The recent UN General Assembly vote recognising Palestine as a state with observer status requires a more complex analysis, but it does reveal Israel’s utter isolation in the world community. So thoroughly exposed is Israel that the most eager Zionists today must first acknowledge its crimes. Thus, Jonas Moses Lustiger, in his response to Aditya Nigam’s and my posts on Kafila.org (‘In Defence of Israel’, Open, 3 December 2012), concedes fully and several times that ‘Israeli society is turning more racist, intolerant and ignorant of the suffering of… Palestinians’. But then, in a familiar move, he deftly displaces the discussion to:
» What about The Holocaust?
» Israel is the only democratic state in West Asia.
» If land is to be returned, then Palestinians are not the only claimants, but merely the most recent.
I have written a longer response to Lustiger’s article (being circulated by the Israeli Embassy in Delhi to media people) on Kafila. Here, I will quickly address these three familiar sleights of hand, drawing on detailed information we provided in our earlier posts on Kafila, which Lustiger has not bothered to read before launching his attack.
First: to be anti-Zionist is not to be anti-Semitic. Yes, the Jewish people suffered in Europe for centuries on account of anti-Semitism and faced multiple horrors under the Nazi regime, including gas chambers, as we know in India, having grown up crying over Anne Frank’s diary and reading Leon Uris. But how is that suffering so easily translated into Zionism that dispossesses Palestinians of their land? How does that justify methods of ethnic cleansing perfected by the Israeli state that even the Nazis could learn from?
As Edward Said poignantly puts it, Palestinians have been ‘dispossessed by the very people who taught everyone the importance of not forgetting the past. Thus we are the victims of the victims, the refugees of the refugees.’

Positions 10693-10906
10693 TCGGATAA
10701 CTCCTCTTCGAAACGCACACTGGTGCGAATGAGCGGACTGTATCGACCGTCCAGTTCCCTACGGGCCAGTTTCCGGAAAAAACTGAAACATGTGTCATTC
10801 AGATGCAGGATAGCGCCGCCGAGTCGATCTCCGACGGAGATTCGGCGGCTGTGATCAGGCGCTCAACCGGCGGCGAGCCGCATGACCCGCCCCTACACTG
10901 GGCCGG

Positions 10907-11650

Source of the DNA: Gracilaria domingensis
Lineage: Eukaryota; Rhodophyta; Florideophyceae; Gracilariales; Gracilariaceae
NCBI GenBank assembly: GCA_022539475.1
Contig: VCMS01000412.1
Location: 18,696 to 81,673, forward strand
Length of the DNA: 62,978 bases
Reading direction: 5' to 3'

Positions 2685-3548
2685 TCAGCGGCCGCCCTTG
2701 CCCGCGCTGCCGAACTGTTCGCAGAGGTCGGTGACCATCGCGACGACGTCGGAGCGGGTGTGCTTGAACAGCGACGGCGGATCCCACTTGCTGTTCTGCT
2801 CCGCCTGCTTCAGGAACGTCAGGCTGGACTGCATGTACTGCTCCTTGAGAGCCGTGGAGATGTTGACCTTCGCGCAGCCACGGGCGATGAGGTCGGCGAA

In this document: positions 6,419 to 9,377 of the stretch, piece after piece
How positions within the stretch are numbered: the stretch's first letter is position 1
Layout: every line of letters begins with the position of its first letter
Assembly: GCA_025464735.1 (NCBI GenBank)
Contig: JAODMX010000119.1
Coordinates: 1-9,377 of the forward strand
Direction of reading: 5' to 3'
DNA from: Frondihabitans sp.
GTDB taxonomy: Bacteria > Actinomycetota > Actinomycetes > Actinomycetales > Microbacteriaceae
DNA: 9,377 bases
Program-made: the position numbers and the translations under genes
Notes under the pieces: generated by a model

Second: Israel’s democracy, socialism and secularism are entirely internal to its Jewish citizens. Non-Jewish people of Israel/Palestine—Muslims and Christians—are excluded from all these ideals.
Did the ‘egalitarian socialist communities’, the Kibbutzim that Lustiger celebrates, include the dispossessed Arabs whose land was stolen to set them up?
Israeli secularism has to do entirely with internal debates in Jewish society—whether a good Jew is one who follows God or one who serves the state of Israel, the latter being the ‘secular’ position. The co-existence of different religious denominations and the neutrality of the state vis-à-vis them is irrelevant to this debate, for Israel is a Jewish state.
As for the claim of equal citizenship for ‘Arab Israelis’, we cited an Israeli government report that states that Arab citizens of Israel experience discrimination as Arabs. This inequality, says the report, ‘has been documented in a large number of professional surveys and studies, has been confirmed in court judgments and government resolutions, and has also found expression in reports by the state comptroller and in other official documents’.
Our posts, in addition, revealed the everydayness and ubiquity of this discrimination and humiliation that ‘1948 Palestinians’ (as they prefer to call themselves) experience.
Finally, Lustiger pulls out the gay rights card: ‘Israel is the only country in West Asia with a vibrant homosexual culture.’ In my earlier post, I had already shown how queer voices, both in Israel/Palestine as well as globally, have reacted to this claim, terming it ‘pinkwashing’ of Israel’s crimes. The global queer movement opposed to Israel’s Occupation and Apartheid holds that pinkwashing not only manipulates the hard-won gains of Israel’s gay community, but also ignores the existence of the Palestinian queer movement. The understanding that the oppression of Palestinians crosses the boundary of sexuality also exists among sections within Israel. For instance, Rabbi Alpert, a member of the Jewish Voice for Peace Rabbinic Cabinet, has spoken out publicly against Israel’s pinkwashing. She holds that gay people historically have known dispossession and being stripped of rights as human beings, and therefore, she said, they identify with those who have similar experiences, like Palestinians.